Complete vs Culprit-Lesion-Only Revascularization for ST-Segment Elevation Myocardial Infarction: A Systematic Review and Meta-analysis

Kevin R. Bainey, Thomas Engstrøm, Pieter C. Smits, Anthony H. Gershlick, Stefan K. James, Robert F. Storey, David A. Wood, Roxana Mehran, John A. Cairns, Shamir R. Mehta

Research output: Contribution to journalArticlepeer-review

78 Scopus citations

Abstract

Importance: Recently, the Complete vs Culprit-Only Revascularization to Treat Multivessel Disease After Early PCI (percutaneous coronary intervention) for STEMI (ST-segment elevation myocardial infarction [MI]) (COMPLETE) trial showed that angiography-guided PCI of the nonculprit lesion with the goal of complete revascularization reduced cardiovascular (CV) death or new MI compared with PCI of the culprit lesion only in STEMI. Whether complete revascularization also reduces CV mortality is uncertain. Moreover, whether the association of complete revascularization with hard clinical outcomes is consistent when fractional flow reserve (FFR)-A nd angiography-guided strategies are used is unknown. Objective: To determine through a systematic review and meta-analysis (1) whether complete revascularization is associated with decreased CV mortality and (2) whether heterogeneity in the association occurs when FFR-A nd angiography-guided PCI strategies for nonculprit lesions are performed. Data Sources: A systematic search of MEDLINE, Embase, ISI Web of Science, and CENTRAL (Cochrane Central Register of Controlled Trials) from database inception to September 30, 2019, was performed. Conference proceedings were also reviewed from January 1, 2002, to September 30, 2019. Study Selection: English-language randomized clinical trials comparing complete revascularization vs culprit-lesion-only PCI in patients with STEMI and multivessel disease were included. Data Extraction and Synthesis: The combined odds ratio (OR) was calculated with the random-effects model using the Mantel-Haenszel method (sensitivity with fixed-effects model). Heterogeneity was measured using the I2statistic. Publication bias was evaluated using the inverted funnel plot approach. Data were analyzed from October 2019 to January 2020. Main Outcomes and Measures: Cardiovascular death and the composite of CV death or new MI. Results: Ten randomized clinical trials involving 7030 unique patients were included. The weighted mean follow-up time was 29.5 months. Complete revascularization was associated with reduced CV death compared with culprit-lesion-only PCI (80 of 3191 [2.5%] vs 106 of 3406 [3.1%]; OR, 0.69 [95% CI, 0.48-0.99]; P =.05; fixed-effects model OR, 0.74 [95% CI, 0.55-0.99]; P =.04). All-cause mortality occurred in 153 of 3426 patients (4.5%) in the complete revascularization group vs 177 of 3604 (4.9%) in the culprit-lesion-only group (OR, 0.84 [95% CI, 0.67-1.05]; P =.13; I2= 0%). Complete revascularization was associated with a reduced composite of CV death or new MI (192 of 2616 [7.3%] vs 266 of 2586 [10.3%]; OR, 0.69 [95% CI, 0.55-0.87]; P =.001; fixed-effects model OR, 0.69 [95% CI, 0.57-0.84]; P <.001), with no heterogeneity in this outcome when complete revascularization was performed using an FFR-guided strategy (OR, 0.78 [95% CI, 0.43-1.44]) or an angiography-guided strategy (OR, 0.61 [95% CI, 0.38-0.97]; P =.52 for interaction). Conclusions and Relevance: In patients with STEMI and multivessel disease, complete revascularization was associated with a reduction in CV mortality compared with culprit-lesion-only PCI. There was no differential association with treatment between FFR-A nd angiography-guided strategies on major CV outcomes..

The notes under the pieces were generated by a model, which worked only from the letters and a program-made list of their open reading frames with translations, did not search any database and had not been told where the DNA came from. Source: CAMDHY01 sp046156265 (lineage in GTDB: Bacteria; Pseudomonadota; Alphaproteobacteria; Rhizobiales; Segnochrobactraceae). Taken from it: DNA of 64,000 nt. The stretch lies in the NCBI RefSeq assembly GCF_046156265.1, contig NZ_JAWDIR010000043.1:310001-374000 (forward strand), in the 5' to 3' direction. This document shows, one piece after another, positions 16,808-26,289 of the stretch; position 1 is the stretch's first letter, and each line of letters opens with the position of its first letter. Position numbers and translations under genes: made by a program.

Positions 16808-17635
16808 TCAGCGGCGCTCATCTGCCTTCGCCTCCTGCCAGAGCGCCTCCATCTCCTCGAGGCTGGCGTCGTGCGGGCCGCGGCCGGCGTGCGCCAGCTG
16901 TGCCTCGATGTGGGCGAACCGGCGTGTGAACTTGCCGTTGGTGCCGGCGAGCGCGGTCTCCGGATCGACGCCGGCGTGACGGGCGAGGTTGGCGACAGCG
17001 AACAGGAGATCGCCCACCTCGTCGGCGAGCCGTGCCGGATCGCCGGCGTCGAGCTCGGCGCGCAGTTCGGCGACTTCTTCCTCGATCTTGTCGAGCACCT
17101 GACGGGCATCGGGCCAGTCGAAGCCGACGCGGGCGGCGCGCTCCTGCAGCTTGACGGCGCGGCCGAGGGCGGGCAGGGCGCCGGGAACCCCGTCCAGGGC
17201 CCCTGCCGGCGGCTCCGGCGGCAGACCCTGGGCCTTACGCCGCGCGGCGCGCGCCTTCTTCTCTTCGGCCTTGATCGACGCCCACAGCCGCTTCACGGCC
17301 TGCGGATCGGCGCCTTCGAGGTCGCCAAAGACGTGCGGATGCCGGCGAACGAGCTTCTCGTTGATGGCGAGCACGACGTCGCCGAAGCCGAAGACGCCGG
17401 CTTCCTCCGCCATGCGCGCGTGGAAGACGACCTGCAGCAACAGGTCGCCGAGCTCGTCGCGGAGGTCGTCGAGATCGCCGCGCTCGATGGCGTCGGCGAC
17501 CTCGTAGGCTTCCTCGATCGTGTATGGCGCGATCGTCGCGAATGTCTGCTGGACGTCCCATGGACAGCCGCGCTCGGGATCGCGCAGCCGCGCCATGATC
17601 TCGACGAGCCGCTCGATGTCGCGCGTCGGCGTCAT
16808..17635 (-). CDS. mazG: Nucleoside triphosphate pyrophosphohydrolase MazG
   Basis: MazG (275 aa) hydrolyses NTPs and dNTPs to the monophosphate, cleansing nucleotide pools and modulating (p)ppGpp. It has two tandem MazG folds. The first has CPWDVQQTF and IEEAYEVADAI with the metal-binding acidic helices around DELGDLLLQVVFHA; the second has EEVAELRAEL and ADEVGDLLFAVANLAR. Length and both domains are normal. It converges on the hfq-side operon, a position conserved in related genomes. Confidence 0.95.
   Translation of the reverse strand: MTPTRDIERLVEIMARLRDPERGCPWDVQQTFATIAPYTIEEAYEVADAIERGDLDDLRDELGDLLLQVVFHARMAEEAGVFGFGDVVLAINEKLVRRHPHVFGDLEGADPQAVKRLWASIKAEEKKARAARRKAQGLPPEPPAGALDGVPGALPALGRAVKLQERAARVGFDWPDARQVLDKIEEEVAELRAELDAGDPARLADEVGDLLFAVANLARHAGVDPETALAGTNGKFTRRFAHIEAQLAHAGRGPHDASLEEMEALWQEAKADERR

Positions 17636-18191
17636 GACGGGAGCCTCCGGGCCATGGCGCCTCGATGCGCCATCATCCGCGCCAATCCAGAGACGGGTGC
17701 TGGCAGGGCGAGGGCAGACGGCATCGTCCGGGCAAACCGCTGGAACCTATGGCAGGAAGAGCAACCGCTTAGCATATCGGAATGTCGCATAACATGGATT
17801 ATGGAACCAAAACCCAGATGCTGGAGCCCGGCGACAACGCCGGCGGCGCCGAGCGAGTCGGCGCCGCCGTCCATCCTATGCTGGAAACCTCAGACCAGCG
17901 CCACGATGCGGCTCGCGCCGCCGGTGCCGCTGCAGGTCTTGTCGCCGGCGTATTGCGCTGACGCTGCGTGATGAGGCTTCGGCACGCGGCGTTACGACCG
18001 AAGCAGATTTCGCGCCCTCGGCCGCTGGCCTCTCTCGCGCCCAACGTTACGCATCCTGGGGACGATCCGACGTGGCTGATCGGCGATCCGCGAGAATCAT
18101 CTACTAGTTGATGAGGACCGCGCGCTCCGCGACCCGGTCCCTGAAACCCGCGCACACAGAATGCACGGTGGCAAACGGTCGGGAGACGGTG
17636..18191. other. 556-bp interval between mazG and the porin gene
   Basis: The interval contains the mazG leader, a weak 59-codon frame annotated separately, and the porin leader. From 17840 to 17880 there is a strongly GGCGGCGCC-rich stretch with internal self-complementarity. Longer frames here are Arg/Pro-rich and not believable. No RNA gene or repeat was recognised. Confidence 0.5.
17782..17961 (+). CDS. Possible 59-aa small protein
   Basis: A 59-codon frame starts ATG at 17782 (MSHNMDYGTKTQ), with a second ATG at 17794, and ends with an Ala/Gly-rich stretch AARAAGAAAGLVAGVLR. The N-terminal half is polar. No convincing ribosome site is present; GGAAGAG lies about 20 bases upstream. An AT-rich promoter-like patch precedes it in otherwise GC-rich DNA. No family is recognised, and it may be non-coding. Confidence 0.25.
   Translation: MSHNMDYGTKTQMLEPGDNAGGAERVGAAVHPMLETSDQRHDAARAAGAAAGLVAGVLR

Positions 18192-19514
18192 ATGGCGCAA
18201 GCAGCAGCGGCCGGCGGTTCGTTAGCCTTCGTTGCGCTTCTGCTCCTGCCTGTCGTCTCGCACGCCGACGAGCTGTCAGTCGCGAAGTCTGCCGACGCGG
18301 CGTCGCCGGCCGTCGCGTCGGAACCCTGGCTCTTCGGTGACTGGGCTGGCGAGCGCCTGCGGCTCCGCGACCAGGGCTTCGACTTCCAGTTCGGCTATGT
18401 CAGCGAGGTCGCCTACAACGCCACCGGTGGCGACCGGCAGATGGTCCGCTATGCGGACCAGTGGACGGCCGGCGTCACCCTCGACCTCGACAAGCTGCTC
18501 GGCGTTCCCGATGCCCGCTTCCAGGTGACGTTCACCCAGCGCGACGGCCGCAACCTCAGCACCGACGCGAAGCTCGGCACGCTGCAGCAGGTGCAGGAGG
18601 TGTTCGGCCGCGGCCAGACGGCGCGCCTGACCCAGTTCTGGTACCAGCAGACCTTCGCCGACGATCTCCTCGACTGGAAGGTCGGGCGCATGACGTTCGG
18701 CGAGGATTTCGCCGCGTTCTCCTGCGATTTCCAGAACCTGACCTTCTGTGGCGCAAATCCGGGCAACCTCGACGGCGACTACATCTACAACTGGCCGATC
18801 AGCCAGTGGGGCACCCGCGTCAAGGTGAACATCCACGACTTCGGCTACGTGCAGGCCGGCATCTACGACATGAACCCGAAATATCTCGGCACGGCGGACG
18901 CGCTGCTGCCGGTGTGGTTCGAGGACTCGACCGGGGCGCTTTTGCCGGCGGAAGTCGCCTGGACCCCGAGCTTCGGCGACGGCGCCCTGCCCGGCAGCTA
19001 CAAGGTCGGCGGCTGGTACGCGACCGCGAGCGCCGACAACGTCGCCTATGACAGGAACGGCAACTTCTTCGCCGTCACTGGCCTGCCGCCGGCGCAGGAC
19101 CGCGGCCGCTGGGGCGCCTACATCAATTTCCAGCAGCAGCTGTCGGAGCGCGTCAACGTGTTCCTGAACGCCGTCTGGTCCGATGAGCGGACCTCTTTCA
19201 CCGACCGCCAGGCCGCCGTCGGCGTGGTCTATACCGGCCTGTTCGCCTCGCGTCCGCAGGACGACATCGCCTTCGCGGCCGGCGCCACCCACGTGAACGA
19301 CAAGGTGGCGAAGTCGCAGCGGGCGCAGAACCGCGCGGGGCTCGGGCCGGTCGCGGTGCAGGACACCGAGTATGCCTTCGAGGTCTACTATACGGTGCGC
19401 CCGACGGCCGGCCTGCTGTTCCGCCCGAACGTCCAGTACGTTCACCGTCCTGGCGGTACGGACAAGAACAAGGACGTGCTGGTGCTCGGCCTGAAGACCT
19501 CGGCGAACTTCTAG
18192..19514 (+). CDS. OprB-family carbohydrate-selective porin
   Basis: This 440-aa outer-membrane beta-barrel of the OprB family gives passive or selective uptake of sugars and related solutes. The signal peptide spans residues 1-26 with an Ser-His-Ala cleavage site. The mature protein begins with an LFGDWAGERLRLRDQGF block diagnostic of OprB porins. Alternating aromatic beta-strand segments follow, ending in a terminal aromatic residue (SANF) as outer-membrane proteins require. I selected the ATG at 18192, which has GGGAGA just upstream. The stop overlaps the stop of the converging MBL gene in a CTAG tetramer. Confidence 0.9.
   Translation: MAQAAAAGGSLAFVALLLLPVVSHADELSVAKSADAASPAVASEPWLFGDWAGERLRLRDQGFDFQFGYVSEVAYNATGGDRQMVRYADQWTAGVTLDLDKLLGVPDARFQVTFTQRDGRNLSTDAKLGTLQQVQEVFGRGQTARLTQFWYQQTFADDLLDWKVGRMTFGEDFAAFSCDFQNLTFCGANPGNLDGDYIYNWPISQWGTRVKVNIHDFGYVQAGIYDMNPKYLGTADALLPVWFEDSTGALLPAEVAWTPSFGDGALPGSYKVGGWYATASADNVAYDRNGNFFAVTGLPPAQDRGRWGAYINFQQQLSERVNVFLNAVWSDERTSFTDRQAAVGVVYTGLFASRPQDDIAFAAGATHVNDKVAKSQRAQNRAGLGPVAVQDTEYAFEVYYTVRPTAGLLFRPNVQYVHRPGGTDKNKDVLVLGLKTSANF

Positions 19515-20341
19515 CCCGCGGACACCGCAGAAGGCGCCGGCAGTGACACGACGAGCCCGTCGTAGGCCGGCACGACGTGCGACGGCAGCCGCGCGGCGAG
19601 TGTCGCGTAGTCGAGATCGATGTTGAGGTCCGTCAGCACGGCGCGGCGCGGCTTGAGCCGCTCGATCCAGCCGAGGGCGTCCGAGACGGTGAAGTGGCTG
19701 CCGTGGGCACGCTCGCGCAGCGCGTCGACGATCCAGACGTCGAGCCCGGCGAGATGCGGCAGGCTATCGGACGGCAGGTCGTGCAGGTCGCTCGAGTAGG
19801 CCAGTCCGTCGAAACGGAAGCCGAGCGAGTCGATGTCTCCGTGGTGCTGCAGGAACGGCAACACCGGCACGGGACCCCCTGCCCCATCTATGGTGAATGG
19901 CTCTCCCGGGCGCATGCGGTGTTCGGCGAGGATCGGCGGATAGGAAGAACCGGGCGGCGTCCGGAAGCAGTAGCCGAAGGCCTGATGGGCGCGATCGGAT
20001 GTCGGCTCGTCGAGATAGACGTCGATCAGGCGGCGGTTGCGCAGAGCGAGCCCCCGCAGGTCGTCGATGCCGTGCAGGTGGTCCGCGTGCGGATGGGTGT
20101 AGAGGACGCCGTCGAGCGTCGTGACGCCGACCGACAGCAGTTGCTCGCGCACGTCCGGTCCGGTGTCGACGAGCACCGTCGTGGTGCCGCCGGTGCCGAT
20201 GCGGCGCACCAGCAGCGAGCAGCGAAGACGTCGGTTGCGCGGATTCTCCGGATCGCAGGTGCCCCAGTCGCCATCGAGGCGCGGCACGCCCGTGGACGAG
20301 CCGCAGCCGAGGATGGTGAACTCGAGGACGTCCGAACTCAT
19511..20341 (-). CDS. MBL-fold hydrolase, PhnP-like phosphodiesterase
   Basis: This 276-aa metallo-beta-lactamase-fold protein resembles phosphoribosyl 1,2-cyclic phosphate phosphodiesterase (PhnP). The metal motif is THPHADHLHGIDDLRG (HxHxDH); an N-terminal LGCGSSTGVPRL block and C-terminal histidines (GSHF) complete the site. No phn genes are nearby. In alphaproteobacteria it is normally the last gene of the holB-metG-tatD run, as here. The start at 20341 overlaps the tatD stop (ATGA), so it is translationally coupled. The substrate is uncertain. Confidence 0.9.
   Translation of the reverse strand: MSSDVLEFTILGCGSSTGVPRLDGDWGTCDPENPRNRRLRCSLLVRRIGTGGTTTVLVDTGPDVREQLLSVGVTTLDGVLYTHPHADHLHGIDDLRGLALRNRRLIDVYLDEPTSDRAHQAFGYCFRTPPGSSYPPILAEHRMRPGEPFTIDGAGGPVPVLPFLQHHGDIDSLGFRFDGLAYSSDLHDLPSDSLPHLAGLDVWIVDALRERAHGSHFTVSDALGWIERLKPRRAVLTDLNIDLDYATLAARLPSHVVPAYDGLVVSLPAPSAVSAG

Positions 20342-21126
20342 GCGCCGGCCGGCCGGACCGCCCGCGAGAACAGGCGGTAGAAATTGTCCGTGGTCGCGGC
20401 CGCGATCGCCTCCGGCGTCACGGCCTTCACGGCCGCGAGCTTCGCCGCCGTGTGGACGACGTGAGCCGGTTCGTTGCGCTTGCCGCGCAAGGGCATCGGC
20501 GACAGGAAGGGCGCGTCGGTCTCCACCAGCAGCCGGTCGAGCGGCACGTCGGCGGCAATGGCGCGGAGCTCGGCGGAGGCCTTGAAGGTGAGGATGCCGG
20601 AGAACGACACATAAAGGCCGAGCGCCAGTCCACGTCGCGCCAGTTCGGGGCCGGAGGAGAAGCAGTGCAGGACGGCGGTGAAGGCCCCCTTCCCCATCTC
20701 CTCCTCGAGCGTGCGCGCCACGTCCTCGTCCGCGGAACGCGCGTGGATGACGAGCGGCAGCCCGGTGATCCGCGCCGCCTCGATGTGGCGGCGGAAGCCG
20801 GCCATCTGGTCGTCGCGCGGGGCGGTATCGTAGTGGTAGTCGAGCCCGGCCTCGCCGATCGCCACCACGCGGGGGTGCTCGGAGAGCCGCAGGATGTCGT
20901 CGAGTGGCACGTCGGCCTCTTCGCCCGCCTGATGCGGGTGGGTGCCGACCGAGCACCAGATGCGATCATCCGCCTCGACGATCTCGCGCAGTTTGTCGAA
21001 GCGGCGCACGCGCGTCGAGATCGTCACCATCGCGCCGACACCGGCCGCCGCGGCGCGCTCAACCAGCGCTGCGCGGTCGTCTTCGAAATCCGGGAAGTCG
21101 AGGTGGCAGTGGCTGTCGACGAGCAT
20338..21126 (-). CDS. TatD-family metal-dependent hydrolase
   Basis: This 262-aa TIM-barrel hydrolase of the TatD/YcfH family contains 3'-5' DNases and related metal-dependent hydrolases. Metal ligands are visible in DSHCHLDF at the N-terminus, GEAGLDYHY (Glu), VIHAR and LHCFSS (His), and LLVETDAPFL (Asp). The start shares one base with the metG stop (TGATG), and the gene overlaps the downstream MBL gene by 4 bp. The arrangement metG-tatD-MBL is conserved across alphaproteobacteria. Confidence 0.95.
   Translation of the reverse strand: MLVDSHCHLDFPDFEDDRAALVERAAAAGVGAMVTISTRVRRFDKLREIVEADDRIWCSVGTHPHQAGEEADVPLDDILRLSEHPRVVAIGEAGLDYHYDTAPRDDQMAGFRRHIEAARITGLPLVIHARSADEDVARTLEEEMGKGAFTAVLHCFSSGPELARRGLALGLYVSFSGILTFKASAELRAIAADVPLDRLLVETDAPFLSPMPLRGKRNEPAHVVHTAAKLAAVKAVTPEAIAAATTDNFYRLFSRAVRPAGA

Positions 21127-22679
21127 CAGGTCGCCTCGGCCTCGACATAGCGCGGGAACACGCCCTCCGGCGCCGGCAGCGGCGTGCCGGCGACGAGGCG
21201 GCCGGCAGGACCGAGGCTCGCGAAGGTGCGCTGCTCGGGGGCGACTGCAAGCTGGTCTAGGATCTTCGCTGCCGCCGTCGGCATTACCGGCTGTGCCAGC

Original languageEnglish
Pages (from-to)881-888
Number of pages8
JournalJAMA Cardiology
Volume5
Issue number8
DOIs
StatePublished - Aug 2020

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